The European Union has quietly approved a ban on large vacuum cleaners in an effort to "re-educate" spendthrift citizens who consume too much energy.
European bureaucrats have also imposed bans or restrictions on thousands of other consumer products, including bananas, clothes dryers, cosmetics, cucumbers, fruit jam, laptop computers, laundry detergents, light bulbs, olive oil, plastic bags, refrigerators, showerheads, television sets, tobacco, toilets, toys, urinals and wine cooling cabinets.
The most recent ban—approved by the European Parliament on October 8—involves chocolate candy cigarettes because they "appeal to minors and consequently form a potential gateway to using tobacco products."
The European Union and its supporters say the bans are necessary to improve the energy efficiency, environmental friendliness and health standards of the 28-member bloc.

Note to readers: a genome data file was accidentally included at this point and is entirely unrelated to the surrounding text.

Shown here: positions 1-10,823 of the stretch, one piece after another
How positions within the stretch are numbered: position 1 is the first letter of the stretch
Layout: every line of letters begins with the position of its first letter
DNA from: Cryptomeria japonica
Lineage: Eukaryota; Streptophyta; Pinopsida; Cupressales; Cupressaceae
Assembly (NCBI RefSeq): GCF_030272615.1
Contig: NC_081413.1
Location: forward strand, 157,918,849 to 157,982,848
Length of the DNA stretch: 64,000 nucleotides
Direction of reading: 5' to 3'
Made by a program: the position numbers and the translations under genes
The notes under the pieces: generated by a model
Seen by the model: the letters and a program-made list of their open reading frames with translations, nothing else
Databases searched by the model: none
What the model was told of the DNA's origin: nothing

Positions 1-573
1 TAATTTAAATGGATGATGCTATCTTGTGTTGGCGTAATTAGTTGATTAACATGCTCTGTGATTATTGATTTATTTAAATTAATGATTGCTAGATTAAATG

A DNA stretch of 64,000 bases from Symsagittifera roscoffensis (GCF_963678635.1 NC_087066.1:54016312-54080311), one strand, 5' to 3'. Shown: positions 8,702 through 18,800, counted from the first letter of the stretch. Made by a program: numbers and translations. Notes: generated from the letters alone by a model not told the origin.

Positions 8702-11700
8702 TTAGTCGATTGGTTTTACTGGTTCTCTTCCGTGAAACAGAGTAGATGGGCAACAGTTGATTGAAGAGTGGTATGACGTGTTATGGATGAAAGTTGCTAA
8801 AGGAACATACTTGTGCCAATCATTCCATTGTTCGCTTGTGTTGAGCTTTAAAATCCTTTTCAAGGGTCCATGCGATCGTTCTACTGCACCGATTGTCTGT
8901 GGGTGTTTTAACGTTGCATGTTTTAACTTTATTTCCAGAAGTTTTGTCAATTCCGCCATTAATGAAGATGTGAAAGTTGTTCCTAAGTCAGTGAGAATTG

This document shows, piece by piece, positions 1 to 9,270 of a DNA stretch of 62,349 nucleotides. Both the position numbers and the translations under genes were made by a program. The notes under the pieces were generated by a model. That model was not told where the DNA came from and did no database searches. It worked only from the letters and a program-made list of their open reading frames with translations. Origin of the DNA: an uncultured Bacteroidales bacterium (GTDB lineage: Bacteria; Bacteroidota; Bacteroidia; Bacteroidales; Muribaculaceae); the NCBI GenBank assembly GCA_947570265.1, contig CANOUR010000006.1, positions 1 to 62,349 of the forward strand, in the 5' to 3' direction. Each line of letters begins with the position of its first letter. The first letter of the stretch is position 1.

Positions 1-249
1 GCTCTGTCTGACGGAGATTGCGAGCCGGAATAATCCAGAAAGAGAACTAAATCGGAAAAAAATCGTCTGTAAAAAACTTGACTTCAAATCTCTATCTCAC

But critics say the seemingly endless number of bans, prohibitions, restrictions, regulations and edicts being enacted by unelected bureaucrats in Brussels—many of which are being justified by eco-related concerns—smacks of paternalism. They claim it is over-regulation, and an unacceptable intrusion into the private lives of 500 million EU citizens, who should be allowed to make their own decisions.
The vacuum cleaner ban was quietly approved during the summer holidays in August and went largely unnoticed by the general public until after the German newspaper Frankfurter Allgemeine Zeitung (FAZ) published a story about the new law on October 24.
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